Right to privacy vs Company policy: When can an employer monitor employees’ emails?
Employment contracts must address the extent to which employers can access employees’ emails.
Roy Bregman, director of Bregman Moodley Attorneys says employers should include an email monitoring policy regarding employees’ private and business use of emails in employment contracts.
He however, cautions employers to first deal with how extensive and intrusive the policy should be.
“Our Constitution respects a person’s right to privacy. The Protection of Personal Information Act, 2013 (“POPIA”) further entrenches personal data protection rights,” Roy says.
He says employers are entitled to expect that employees will not use their emails to violate company policies, use inappropriate language, break confidentiality, or run their own business on company time.
“Employment contracts usually contain clauses dealing with the monitoring and interception of emails. These clauses typically provide that employees should not expect privacy when sending, receiving, downloading, uploading, printing or otherwise transmitting emails. And that employees must use emails for bona fide business purposes only.”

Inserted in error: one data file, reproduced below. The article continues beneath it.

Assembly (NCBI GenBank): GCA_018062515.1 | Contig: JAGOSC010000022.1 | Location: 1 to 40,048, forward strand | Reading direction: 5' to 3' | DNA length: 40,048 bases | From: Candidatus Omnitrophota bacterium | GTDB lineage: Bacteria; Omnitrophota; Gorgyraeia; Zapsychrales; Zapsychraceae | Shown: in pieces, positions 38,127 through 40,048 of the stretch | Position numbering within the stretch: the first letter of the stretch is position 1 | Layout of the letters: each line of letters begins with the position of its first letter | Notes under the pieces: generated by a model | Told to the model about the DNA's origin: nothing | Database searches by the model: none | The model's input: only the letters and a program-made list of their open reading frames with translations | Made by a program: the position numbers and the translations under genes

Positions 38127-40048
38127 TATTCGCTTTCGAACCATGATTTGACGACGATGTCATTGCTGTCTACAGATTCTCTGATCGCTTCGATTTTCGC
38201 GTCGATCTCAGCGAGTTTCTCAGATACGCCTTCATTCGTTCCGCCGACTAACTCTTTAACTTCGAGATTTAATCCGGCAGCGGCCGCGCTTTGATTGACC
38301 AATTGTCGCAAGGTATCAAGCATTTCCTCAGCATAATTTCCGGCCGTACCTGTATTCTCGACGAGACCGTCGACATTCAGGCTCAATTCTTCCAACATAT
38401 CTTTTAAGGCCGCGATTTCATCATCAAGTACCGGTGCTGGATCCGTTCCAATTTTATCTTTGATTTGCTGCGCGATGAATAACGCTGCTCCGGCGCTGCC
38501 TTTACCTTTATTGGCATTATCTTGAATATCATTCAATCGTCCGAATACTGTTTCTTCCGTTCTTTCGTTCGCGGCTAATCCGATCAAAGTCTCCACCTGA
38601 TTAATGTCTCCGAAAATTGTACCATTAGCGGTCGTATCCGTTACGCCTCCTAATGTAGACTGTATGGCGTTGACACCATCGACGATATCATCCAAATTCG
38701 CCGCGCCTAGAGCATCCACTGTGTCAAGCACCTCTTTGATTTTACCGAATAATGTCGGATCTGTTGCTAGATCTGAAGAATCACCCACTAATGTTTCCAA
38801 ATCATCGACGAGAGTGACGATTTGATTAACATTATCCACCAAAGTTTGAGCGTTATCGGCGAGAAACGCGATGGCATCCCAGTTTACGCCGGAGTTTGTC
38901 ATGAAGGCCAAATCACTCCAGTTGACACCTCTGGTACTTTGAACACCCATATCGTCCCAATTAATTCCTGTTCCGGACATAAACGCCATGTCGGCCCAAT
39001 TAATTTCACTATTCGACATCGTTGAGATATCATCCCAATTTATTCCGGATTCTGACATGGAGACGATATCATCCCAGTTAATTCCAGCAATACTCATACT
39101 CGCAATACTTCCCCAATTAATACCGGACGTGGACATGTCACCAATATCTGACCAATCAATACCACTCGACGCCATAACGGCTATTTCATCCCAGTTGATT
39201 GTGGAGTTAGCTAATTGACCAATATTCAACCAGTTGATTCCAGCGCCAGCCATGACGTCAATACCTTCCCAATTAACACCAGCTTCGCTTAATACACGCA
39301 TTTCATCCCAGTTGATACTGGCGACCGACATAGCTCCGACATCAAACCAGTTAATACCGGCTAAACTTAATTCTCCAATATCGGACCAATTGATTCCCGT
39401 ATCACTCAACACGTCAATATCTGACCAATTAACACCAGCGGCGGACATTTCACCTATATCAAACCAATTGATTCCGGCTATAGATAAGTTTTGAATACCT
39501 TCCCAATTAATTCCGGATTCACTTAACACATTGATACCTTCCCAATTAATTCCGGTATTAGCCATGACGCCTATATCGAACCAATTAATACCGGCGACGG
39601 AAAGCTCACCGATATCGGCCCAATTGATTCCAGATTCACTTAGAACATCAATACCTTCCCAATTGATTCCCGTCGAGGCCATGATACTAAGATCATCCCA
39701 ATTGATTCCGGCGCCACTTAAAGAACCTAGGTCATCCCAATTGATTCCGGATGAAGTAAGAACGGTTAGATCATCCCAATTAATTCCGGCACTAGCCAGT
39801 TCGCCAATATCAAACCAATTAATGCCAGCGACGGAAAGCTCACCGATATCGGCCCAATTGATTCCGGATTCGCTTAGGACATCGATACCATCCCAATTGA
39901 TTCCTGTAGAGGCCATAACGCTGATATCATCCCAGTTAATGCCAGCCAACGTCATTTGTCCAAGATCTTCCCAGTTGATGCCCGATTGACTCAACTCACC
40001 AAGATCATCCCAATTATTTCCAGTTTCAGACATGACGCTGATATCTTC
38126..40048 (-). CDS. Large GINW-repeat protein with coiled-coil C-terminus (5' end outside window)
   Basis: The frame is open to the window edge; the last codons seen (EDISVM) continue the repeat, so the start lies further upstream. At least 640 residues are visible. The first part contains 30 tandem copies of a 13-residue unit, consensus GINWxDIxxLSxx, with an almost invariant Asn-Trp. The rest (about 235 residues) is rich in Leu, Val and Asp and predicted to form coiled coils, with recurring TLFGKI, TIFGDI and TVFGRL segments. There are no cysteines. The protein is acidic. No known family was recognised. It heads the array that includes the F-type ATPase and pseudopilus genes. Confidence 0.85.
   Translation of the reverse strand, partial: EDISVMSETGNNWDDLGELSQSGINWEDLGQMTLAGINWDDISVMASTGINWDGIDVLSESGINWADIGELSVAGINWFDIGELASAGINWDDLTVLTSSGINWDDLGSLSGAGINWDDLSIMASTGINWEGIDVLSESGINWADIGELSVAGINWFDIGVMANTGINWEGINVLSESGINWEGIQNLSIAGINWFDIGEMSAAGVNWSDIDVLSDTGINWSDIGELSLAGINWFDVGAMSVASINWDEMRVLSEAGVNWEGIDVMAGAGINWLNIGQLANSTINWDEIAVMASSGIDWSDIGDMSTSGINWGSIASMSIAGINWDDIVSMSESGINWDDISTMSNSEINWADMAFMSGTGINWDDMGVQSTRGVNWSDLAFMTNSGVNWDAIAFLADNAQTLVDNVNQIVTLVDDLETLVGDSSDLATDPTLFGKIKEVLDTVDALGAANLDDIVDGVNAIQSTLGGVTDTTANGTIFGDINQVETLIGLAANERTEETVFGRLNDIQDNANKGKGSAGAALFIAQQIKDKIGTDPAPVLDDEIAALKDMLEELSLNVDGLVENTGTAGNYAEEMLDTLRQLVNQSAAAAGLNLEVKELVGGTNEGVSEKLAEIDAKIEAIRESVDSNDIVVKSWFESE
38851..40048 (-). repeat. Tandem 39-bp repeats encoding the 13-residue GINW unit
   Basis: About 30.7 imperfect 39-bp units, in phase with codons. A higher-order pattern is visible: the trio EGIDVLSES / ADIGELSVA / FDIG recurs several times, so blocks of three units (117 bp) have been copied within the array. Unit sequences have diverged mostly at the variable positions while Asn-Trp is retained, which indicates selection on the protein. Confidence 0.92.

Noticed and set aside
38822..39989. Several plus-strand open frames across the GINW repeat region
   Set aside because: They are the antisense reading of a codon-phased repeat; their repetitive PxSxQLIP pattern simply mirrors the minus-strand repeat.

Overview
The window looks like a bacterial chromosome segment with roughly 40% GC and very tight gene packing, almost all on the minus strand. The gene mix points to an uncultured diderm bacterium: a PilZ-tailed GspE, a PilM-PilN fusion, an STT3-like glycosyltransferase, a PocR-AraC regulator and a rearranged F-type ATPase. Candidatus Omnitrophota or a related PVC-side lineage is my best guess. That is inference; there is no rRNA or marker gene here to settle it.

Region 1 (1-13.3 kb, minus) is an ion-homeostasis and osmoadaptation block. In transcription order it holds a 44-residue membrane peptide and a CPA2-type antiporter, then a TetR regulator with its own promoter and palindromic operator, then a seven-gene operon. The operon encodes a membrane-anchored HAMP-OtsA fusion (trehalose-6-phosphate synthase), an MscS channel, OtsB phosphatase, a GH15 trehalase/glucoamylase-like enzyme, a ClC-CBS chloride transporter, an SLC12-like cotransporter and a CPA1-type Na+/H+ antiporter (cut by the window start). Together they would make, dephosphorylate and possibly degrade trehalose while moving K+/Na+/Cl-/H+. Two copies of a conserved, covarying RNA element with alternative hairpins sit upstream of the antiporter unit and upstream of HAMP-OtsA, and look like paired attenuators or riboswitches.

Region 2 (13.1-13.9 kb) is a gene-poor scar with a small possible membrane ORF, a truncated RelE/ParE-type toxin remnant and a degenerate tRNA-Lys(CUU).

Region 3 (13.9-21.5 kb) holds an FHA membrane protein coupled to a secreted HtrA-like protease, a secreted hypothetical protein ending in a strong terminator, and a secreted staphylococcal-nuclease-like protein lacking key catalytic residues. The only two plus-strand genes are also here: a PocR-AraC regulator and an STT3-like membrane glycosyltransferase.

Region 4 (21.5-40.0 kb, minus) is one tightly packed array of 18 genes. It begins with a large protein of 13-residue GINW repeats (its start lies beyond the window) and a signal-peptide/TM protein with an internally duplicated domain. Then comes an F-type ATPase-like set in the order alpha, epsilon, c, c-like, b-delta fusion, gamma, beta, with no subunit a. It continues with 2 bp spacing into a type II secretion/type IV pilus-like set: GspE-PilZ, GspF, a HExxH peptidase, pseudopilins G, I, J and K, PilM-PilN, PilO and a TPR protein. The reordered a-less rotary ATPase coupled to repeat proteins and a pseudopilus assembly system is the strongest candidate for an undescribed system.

In terms of POPIA, an employer who processes an employees’ personal information must:
- Do so reasonably and without negatively impacting their rights as data subjects.
- Do so with the data subject’s informed, express, and voluntary consent.
- Explain the purpose of such monitoring interception, to enable the employees to perform their duties and assist the employer in meeting its legal, business, administrative and management obligations.
“Ask your lawyer to help you formulate a formal workplace policy governing employees’ use of their computers and other devices or carefully review and update any policy that is already in place,” Roy says.